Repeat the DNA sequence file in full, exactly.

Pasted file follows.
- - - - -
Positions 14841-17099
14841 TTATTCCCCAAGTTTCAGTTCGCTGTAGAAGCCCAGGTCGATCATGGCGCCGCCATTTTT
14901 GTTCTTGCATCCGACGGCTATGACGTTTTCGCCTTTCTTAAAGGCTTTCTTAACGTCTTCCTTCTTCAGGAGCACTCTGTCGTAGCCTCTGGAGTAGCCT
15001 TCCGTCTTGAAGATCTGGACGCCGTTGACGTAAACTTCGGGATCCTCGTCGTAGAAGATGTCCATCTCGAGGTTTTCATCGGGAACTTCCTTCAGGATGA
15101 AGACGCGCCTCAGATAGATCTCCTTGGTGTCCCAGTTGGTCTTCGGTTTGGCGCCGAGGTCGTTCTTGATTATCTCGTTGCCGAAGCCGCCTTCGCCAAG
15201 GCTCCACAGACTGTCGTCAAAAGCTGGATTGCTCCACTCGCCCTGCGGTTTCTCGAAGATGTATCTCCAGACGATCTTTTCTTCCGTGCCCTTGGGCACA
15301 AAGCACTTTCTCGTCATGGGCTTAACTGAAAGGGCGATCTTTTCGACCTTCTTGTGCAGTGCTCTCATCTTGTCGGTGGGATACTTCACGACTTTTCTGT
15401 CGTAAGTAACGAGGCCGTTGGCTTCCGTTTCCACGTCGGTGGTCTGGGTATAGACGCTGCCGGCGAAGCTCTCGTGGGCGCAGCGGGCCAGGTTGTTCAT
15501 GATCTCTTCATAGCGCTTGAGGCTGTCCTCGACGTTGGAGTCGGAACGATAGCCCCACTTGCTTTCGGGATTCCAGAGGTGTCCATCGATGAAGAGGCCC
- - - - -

Positions 14841-17099
14841 TTATTCCCCAAGTTTCAGTTCGCTGTAGAAGCCCAGGTCGATCATGGCGCCGCCATTTTT
14901 GTTCTTGCATCCGACGGCTATGACGTTTTCGCCTTTCTTAAAGGCTTTCTTAACGTCTTCCTTCTTCAGGAGCACTCTGTCGTAGCCTCTGGAGTAGCCT
15001 TCCGTCTTGAAGATCTGGACGCCGTTGACGTAAACTTCGGGATCCTCGTCGTAGAAGATGTCCATCTCGAGGTTTTCATCGGGAACTTCCTTCAGGATGA
15101 AGACGCGCCTCAGATAGATCTCCTTGGTGTCCCAGTTGGTCTTCGGTTTGGCGCCGAGGTCGTTCTTGATTATCTCGTTGCCGAAGCCGCCTTCGCCAAG
15201 GCTCCACAGACTGTCGTCAAAAGCTGGATTGCTCCACTCGCCCTGCGGTTTCTCGAAGATGTATCTCCAGACGATCTTTTCTTCCGTGCCCTTGGGCACA
15301 AAGCACTTTCTCGTCATGGGCTTAACTGAAAGGGCGATCTTTTCGACCTTCTTGTGCAGTGCTCTCATCTTGTCGGTGGGATACTTCACGACTTTTCTGT
15401 CGTAAGTAACGAGGCCGTTGGCTTCCGTTTCCACGTCGGTGGTCTGGGTATAGACGCTGCCGGCGAAGCTCTCGTGGGCGCAGCGGGCCAGGTTGTTCAT
15501 GATCTCTTCATAGCGCTTGAGGCTGTCCTCGACGTTGGAGTCGGAACGATAGCCCCACTTGCTTTCGGGATTCCAGAGGTGTCCATCGATGAAGAGGCCC